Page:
Today's post comes from Brandi who has adopted both internationally and domestically and is one of our Give1 Domestic bloggers. Her blog home is at www.ourcongojourney.blogspot.com
Every domestic adoptive family has to make a life changing decision in their adoption process. Most adoptive parents leave this choice to their children's biological parent/parents.
Ever hear of closed adoption...semi-open...open adoption and wonder what this means? Here is the definition of semi-open adoption I found online:
*Semi-Open Adoptions: A form of adoption that is intentionally designed to be a combination of a more traditional closed adoption and a more progressive open adoption, with the emphasis being on the "privacy" of all parties, rather than on "confidentially." Direct communication after the adoption is more limited, in the fashion that is agreed by the parties to be beneficial for everyone. Last names, addresses, and telephone numbers are usually not exchanged, while the sharing of photographs or other information for an agreed frequency and duration is common. All communication takes place through a third party, which is usually an adoption agency, an adoption attorney or a designated intermediary.
A semi-open adoption is the type of adoption we have with our son's biological mom. We wanted a completely open adoption, but we also wanted to respect our son's biological mom's choice and so we let her choose. While our situation with our son's biological mom is not exactly the same as the definition above we went with what we were most comfortable with and it works for us.
At first when we received the call she wanted a closed adoption. By the time we were ready to leave the hospital she changed her mind and chose a semi-open adoption. It's important that every family chooses the right decision for them. Semi-open adoption gave us (the adoptive parents) the option to be as open as possible to D (our son's biological mom) while also giving her the option to be as open or as closed as she wants. We agreed to exchange phone numbers, email, and her address as well as our Po Box, send her pictures and updates a few times a year because that is what we were comfortable with doing. She agreed to accept these updates, but at the same time she can choose to open those updates when and if she is ready. This works for our family. I love our semi-open adoption with D. She is an incredible woman and someone I want my son to be proud to have as a biological mom. She is a very special part of him and that is why I love her so much. She took care of him and herself for the 9 months he spent in her womb. She also made the best decision she could for him. I've always thought highly of mothers who are able to put their children and their children's needs before their own. That's what D did for our son.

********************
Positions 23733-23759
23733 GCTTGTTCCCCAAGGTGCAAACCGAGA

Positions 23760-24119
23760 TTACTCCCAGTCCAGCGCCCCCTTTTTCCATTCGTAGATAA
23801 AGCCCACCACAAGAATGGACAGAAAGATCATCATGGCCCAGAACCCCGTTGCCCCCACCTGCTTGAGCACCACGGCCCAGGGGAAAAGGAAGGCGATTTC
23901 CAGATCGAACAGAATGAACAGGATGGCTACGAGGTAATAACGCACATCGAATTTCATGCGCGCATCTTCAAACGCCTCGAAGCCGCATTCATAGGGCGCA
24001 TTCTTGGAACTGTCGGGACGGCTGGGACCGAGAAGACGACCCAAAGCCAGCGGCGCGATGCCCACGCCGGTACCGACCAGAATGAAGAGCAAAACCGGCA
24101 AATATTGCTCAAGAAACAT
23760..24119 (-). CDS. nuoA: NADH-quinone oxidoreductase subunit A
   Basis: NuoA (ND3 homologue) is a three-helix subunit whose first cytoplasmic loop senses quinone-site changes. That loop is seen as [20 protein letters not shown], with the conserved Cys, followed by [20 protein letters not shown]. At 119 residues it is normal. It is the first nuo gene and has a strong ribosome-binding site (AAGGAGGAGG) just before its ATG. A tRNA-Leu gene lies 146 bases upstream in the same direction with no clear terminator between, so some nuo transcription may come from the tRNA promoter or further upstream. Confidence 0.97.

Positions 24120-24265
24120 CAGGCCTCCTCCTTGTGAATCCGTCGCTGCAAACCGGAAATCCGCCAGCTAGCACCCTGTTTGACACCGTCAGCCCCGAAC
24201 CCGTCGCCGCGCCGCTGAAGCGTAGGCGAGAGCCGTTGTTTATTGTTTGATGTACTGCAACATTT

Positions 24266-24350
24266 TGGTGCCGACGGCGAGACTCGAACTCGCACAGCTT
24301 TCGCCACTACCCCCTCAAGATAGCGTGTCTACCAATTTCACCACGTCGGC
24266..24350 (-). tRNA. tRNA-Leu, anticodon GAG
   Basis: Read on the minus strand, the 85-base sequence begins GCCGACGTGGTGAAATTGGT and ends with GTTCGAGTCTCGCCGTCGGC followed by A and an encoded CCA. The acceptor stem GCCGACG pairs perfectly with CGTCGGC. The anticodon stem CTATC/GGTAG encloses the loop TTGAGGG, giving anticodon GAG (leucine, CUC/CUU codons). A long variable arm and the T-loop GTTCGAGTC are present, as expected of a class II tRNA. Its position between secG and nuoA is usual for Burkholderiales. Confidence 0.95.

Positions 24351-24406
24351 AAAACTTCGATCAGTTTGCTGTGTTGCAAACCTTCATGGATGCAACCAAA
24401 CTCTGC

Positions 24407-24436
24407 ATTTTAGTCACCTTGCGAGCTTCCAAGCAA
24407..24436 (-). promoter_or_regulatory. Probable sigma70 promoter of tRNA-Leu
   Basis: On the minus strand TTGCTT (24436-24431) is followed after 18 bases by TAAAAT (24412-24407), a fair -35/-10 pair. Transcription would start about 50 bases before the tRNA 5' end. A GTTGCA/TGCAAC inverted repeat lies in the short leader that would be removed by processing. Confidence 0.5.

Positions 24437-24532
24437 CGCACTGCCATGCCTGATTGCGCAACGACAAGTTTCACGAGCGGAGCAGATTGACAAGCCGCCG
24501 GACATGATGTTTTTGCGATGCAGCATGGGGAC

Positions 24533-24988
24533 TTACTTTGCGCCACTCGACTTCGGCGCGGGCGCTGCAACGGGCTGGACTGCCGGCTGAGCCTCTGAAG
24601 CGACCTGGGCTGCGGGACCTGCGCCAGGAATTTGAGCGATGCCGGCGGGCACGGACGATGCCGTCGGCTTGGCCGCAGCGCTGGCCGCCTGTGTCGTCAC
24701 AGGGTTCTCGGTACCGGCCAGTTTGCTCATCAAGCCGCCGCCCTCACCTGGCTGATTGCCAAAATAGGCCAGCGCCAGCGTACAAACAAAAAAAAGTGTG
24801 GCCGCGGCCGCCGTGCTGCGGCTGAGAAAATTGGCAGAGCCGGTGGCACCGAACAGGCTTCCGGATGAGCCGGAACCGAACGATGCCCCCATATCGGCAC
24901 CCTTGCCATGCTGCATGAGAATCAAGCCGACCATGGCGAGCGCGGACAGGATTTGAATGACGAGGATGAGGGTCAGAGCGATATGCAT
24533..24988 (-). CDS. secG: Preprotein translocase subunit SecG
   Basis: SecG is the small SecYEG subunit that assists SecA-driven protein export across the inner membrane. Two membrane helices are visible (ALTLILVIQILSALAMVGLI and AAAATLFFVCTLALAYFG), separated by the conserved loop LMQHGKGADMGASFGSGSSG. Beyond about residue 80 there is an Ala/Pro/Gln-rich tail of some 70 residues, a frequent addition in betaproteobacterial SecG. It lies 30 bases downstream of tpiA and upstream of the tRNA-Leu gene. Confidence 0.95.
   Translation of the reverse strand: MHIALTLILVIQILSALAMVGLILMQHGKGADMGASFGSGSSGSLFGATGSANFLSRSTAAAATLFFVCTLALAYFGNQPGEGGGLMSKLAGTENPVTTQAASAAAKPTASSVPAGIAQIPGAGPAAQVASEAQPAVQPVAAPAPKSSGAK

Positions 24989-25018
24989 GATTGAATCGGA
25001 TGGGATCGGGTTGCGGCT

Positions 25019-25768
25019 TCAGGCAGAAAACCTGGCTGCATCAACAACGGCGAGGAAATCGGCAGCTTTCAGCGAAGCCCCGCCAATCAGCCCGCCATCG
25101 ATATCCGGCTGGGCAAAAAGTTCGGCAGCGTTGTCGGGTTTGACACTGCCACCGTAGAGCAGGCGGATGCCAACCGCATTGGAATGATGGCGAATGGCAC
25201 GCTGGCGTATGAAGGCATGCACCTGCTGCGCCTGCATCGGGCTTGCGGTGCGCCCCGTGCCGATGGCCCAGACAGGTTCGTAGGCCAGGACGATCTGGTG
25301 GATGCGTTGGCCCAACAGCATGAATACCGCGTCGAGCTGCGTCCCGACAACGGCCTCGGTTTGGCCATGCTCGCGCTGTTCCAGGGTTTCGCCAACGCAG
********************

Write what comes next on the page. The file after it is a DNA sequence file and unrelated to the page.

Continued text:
I know that not every situation is like ours. Ultimately in making the decision closed, semi-open, or open adoption you should first think about your child/children. What is best for them? For example: D is not a bad example for our son. She is an incredible woman and when my son meets her I hope he sees D as a hero. She is someone I don't mind him looking up to because I know she wouldn't be a bad example for him. A friend of mine adopted a sibling group (2) through foster care. After the adoption was final she made every attempt to keep it open for as long as she could, but a few months later she had to sever ties with their biological mom because she was being a bad example. It was a painful decision for my friend to make, but she made the best decision she could during that time. She hopes that their biological mom will become the example their children need her to be, but until then the adoption is closed with hopes that eventually it can be opened again.
As a potential adoptive parent you should not agree to an open or semi-open adoption in an attempt to get a baby. I've heard of some adoptive parents agreeing to an open or semi open adoption with their biological child's mom and then when their child was born they closed it for no reason other than just agreeing to whatever the biological mom wanted before the baby was born so that they could get a baby. This is NOT right and if you don't think you can handle an open or semi open adoption then do NOT agree to one. This is something very important to discuss with your agency. If you are not open to a semi-open or open adoption then make sure your adoption agency does not show you to potential biological parents who do want a semi or open adoption. It's not fair to them and it's not fair to you.